A fairy story: once there was a big brand, a nice brand, a brand
that had lived happily for many years in its market, respected by its
neighbours, cherished by its kin, who had nurtured it from a puny little
brand into a rippling hunk of a brand, and they were very proud of
Then, one day, the gods decreed that the brand was far too happy and
successful for its own good, that it should be stripped of its heritage
and thrust back into the world to start afresh with a silly new name
that nobody understood or liked.
The poor brand was forced to build a new life for itself, but it had
become the subject of great teasing and disrespect.
People laughed at its new identity and soon forgot the old brand which
they had so cherished. Friendless and unloved, the brand slunk away,
broken and humiliated.
If the brand belonged to one of your clients, you’d never advise them to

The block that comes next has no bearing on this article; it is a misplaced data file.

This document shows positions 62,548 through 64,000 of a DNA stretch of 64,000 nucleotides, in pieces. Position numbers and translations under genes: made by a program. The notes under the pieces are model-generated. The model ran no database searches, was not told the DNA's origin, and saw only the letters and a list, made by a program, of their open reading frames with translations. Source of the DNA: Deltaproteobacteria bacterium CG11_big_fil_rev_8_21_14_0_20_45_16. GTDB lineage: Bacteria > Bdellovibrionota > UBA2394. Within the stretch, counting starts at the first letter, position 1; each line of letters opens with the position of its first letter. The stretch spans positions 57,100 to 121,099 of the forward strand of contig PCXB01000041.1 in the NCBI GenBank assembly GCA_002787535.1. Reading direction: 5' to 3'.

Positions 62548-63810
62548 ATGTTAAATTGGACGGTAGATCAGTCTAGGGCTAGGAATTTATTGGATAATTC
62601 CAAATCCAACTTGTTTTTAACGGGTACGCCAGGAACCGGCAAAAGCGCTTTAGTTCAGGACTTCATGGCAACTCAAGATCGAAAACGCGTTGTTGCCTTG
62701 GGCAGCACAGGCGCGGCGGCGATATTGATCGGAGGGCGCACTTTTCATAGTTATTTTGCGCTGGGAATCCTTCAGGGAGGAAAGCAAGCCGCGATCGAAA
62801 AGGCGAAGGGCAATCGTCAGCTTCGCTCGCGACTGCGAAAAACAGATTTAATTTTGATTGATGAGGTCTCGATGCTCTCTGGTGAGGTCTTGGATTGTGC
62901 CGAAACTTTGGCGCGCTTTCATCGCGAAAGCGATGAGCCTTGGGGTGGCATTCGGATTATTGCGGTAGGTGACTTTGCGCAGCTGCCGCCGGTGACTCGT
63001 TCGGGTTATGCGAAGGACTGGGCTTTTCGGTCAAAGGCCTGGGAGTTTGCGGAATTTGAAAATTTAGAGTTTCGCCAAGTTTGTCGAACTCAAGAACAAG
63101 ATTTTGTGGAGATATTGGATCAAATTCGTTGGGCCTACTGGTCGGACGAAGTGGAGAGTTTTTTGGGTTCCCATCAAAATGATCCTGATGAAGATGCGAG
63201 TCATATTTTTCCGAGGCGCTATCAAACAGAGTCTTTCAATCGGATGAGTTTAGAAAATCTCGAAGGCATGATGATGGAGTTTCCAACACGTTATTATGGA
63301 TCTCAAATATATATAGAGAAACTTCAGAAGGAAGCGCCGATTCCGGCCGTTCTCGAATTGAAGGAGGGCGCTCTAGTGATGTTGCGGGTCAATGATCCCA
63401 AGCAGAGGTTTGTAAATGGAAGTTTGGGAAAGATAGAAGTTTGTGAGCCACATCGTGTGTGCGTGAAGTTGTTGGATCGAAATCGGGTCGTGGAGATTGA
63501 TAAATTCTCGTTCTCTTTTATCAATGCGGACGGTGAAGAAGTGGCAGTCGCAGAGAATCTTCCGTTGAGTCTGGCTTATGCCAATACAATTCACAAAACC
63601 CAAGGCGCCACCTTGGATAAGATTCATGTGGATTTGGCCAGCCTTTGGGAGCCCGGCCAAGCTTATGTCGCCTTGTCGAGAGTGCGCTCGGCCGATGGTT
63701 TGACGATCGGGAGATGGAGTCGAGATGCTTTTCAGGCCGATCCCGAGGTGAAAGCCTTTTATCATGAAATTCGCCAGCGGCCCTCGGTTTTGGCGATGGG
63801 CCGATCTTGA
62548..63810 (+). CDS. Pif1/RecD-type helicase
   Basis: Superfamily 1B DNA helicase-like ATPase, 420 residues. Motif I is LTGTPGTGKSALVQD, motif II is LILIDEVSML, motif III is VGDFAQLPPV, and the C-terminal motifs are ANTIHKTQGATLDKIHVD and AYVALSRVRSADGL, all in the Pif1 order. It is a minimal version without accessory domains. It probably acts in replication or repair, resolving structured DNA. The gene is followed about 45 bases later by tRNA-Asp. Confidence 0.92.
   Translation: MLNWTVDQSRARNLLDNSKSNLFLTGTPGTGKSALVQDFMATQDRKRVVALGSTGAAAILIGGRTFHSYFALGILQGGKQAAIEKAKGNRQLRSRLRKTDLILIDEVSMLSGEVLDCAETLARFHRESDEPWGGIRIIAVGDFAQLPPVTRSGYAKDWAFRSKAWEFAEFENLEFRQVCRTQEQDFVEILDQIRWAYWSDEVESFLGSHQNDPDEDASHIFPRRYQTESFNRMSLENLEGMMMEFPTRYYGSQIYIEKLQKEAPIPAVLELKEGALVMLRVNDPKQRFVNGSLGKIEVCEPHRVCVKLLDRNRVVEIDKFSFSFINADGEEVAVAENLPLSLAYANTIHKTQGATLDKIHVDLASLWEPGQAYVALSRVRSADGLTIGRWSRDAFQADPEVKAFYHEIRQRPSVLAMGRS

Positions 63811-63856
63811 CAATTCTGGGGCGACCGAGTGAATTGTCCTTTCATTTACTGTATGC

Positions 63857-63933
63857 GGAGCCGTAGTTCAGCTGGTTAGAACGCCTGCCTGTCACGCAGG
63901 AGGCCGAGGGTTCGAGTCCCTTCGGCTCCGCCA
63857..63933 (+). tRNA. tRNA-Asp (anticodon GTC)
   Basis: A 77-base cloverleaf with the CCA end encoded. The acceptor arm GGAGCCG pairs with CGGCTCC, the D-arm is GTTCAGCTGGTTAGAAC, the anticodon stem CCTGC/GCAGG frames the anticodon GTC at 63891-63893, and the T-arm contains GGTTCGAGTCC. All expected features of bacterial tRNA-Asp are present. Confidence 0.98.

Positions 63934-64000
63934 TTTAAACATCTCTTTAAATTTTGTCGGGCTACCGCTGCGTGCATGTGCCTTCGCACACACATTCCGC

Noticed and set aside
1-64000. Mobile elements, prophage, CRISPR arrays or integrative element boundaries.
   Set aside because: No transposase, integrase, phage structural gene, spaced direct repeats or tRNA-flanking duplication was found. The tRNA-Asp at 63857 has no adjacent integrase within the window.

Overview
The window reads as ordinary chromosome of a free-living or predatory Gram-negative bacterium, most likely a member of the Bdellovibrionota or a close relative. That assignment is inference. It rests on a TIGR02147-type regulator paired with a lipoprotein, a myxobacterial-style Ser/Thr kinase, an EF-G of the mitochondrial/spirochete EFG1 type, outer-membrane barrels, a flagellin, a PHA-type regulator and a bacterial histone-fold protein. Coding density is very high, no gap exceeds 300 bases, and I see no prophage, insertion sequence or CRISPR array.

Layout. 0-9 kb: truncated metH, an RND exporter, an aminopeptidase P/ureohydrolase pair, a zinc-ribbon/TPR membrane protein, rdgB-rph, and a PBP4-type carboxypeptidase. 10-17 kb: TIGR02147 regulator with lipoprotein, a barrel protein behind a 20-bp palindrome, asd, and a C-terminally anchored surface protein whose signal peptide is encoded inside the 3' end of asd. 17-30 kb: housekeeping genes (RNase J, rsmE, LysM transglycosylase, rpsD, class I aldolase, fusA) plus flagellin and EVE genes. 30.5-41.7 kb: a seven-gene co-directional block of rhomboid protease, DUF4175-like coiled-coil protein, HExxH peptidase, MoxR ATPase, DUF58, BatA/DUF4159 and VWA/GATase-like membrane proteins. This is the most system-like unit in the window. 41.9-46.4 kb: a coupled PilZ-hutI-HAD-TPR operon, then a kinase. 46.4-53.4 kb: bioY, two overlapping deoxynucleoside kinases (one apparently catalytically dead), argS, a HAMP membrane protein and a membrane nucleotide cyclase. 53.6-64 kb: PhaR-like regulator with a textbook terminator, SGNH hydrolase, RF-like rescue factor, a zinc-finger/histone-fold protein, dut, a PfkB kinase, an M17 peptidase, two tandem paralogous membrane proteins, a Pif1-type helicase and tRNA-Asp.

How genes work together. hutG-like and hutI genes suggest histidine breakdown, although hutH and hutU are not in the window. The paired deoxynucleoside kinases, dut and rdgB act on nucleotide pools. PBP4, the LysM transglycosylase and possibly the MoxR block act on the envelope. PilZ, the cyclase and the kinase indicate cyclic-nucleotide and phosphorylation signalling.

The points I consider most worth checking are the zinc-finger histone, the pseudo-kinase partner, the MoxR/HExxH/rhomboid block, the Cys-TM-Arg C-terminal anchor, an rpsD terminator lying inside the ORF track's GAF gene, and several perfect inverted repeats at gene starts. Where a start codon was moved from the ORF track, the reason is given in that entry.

let it happen, would you? And surely the same would go if it was one of
your own brands? Strangely enough, it seems not. Last week, 20/20 Media
announced that it was to throw off its rather nifty name in favour of -
don’t laugh now - BJK&E Media. Doesn’t have quite the same ring about
it, does it? Bit like Mediavest, the soon-to-be new name for the Media
Centre, about which there has already been much sniggering.
Now, I know that there was a time when the Media Centre and 20/20 meant
a big fat zero to people, but a lot of hard work and quite a few
new-business coups helped turn the empty monikers into valuable brands
of which their employees and even clients were proud.
Of course, given the globalisation of the ad business, I’d argue
vehemently for the need for unified branding. But it’s one thing
throwing away a great brand name and quite another replacing it with
something really rather silly